Sono sets out to overindulge in some of horror’s and japanese media’s favorite film techniques - gore, mutilation of female bodies, and the oversexualization of female bodies. I have always been a fan of gore and quite enjoy some of the more absurd films. Eli Roth was one of my favorite directors for some time. Though, recently I watched just a clip of Hostel and was sick. Why did any of us watch that? I digress. The gore in this film, like the fan service, is rather comical in how ABSURD it is. Including a scene in which teachers start shooting the teen girls with militaristic machine guns (which would be rather traumatic and triggering for american teens). The direction taken with the gore and violence is, honestly, comical. Whereas horror films that abuse female bodies to be edgy and serious, looking at you Last House on the Left, this film leans more towards Evil Dead in the gushing of blood and absurd scenarios. It even borrows the sneaking camera technique from Evil Dead to reflect the incoming evil wind that slices young girls in half.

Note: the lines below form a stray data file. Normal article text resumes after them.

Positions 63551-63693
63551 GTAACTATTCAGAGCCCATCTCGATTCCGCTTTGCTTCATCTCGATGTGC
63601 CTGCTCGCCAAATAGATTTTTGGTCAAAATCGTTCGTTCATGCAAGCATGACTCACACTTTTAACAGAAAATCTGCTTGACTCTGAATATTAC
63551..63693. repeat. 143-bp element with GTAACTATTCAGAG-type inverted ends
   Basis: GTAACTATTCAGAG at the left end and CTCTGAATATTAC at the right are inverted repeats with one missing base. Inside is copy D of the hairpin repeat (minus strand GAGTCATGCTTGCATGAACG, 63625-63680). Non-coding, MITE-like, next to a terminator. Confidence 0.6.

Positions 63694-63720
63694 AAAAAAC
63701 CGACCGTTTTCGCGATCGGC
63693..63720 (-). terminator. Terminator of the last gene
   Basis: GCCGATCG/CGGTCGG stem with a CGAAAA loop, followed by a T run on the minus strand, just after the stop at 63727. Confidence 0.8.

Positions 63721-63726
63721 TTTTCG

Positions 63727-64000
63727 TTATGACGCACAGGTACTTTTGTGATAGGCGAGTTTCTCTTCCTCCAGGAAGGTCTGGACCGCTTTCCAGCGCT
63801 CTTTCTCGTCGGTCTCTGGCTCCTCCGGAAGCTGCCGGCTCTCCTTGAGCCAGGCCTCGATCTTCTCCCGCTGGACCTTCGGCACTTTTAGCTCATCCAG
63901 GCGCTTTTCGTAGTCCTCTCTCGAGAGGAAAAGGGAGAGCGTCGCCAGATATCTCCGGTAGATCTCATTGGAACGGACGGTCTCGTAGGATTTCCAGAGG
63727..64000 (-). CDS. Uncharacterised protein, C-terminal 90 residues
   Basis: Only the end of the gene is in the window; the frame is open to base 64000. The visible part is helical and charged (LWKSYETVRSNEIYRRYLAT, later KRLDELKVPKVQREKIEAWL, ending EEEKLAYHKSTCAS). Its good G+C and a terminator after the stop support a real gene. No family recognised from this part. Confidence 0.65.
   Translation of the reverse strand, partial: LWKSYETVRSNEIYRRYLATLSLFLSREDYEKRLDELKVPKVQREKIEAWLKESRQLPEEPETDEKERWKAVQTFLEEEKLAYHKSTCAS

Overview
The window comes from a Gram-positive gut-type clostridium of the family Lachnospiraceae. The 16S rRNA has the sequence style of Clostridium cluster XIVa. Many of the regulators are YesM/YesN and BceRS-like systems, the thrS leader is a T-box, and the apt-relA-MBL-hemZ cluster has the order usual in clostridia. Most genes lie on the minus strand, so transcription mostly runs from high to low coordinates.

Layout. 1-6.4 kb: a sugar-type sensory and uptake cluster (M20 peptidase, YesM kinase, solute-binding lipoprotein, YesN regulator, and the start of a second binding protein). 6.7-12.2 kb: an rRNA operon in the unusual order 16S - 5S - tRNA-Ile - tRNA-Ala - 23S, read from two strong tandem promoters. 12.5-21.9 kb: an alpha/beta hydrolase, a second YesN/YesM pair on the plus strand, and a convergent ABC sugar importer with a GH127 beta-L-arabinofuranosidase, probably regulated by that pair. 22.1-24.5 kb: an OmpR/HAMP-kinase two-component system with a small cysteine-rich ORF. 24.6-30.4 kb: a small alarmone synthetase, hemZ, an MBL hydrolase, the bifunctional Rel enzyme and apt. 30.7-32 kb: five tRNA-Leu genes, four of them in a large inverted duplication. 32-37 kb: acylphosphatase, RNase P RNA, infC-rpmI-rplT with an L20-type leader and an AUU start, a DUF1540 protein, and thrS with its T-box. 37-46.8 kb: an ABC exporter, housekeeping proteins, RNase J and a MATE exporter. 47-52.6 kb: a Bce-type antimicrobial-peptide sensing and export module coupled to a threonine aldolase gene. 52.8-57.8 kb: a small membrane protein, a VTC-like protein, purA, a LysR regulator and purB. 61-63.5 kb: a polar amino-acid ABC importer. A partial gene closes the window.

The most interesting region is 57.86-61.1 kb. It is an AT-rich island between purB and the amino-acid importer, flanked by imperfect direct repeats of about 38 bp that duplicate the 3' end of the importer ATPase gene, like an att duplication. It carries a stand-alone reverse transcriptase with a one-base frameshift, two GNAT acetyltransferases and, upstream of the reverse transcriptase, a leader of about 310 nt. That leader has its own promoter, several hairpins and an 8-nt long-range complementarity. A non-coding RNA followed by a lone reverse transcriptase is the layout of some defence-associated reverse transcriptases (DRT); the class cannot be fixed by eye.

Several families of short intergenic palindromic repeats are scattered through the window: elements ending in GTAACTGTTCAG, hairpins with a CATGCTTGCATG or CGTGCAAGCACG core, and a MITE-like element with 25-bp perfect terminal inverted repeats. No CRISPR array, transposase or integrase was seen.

While I absolutely understand and can clearly see the intent in the film's third act, which reveals the thesis statement in such a way that leaves little need for guessing, I still wonder at what point we consider it less a critique and instead, just another film contributing to the problem? I think of Hideaki Anno’s Neon Genesis Evangelion film, a direct rebuke and commentary about the fans who thought they were owed a specific ending. How he used the oversexualization and incredibly uncomfortable scenes with women (cough - Misato kissing Shinji cough) as a way to reflect the disgusting expectations and desires of the anime fanbase. Sono is certainly doing this. Kat is going to disagree with me on this but I think this can be seen as a feminist film. I totally understand the critiques as we felt it strongly in Invisible Man in that we question what validity the film can have when made by men. But we’ve seen what happens when a film, made by women, can still be catered to the male gaze and flop, Jennifer’s Body. I think Sono’s thoughts are obvious and intentional. In an article on Cinapse titled, Fantasia Fest 2015: Sion Sono Plays a Riotous Game of TAG. With Schoolgirls. Things Get Weird. By James Carey. There is discussion of the lack of men being represented and when they are in the film, they are seen in a disgustingly negative light. Sono is not kind to men in this film.